A self-calibrating led-based solar test platform
Article first published online: 11 MAR 2010
Copyright © 2010 John Wiley & Sons, Ltd.
Progress in Photovoltaics: Research and Applications
Volume 19, Issue 1, pages 97–112, January 2011
How to Cite
Krebs, F. C., Sylvester-Hvid, K. O. and Jørgensen, M. (2011), A self-calibrating led-based solar test platform. Prog. Photovolt: Res. Appl., 19: 97–112. doi: 10.1002/pip.963
- Issue published online: 11 MAR 2010
- Article first published online: 11 MAR 2010
- Manuscript Revised: 8 DEC 2009
- Manuscript Received: 28 MAY 2009
- solar test platform;
- inverse IPCE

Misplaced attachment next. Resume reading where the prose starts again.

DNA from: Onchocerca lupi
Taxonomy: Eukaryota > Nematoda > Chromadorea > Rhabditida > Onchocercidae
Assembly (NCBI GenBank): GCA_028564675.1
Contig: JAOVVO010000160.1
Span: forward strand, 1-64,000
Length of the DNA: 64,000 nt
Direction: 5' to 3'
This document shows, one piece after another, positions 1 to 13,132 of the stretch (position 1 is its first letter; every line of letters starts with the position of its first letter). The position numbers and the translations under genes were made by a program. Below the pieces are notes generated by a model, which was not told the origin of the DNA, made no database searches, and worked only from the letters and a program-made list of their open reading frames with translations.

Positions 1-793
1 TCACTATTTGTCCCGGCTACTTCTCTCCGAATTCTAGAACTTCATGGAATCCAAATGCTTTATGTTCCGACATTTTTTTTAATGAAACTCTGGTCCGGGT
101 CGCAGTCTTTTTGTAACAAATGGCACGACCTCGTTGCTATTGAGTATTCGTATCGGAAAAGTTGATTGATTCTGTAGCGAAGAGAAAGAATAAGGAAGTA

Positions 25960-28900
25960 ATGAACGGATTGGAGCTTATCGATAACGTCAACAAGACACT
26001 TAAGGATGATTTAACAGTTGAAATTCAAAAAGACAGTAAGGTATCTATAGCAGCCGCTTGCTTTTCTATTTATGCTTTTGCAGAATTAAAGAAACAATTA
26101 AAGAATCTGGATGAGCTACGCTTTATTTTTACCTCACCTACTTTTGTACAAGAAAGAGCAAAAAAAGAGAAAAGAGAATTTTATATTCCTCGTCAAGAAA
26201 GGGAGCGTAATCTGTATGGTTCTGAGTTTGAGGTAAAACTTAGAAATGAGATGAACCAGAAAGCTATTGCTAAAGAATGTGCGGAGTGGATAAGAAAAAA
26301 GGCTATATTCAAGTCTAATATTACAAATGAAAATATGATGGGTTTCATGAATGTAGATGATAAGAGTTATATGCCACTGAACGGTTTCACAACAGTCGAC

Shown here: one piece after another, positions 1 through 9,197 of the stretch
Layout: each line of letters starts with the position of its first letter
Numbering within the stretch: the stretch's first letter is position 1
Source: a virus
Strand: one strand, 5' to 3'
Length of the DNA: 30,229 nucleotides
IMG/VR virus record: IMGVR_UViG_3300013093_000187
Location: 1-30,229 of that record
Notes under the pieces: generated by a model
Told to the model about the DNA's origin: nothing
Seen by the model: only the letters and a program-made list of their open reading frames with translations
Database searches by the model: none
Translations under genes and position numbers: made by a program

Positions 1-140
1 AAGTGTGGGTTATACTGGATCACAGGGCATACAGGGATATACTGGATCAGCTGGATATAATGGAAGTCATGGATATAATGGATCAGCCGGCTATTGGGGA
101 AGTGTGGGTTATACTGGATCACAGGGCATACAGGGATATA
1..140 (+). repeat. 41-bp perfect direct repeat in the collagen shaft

A compact platform for testing solar cells is presented. The light source comprises a multi-wavelength high-power LED (light emitting diode) array allowing the homogenous illumination of small laboratory solar cell devices (substrate size 50 × 25 mm) within the 390–940 nm wavelength range. The spectrum can be synthesized by independent tuning of the 18 different wavelengths to mimic AM1.5G as well as various indoor lamp spectra. The intensity can be controlled with a 214-bit accuracy and intensities up to 3 suns are possible with an approximate AM1.5G spectral distribution. For several wavelengths intensities up to 10 suns is possible, and for a few wavelengths up to 30 suns can be reached. The setup is equipped with reference diodes and an optical fibre coupling enabling calibration, monitoring and control of the light impinging on the sample. Through a computer controlled interface, it is possible to perform all the commonly employed measurements on the solar cell at very high speed without moving the sample. In particular, the LED-based illumination system provides an alternative to light-biased incident photon-to-current efficiency measurement to be performed which we demonstrate. Both top and bottom contact is possible and the atmosphere can be controlled around the sample during measurements. The setup was developed for the field of polymer and organic solar cells with particular emphasis on enabling different laboratories to perform measurements in the same manner and obtain a common basis for comparing data. The use of the platform is demonstrated using a standard P3HT:PCBM polymer solar cell but is generally applicable to any solar cell technology with a spectral response in the 390–950 nm region. Copyright © 2010 John Wiley & Sons, Ltd.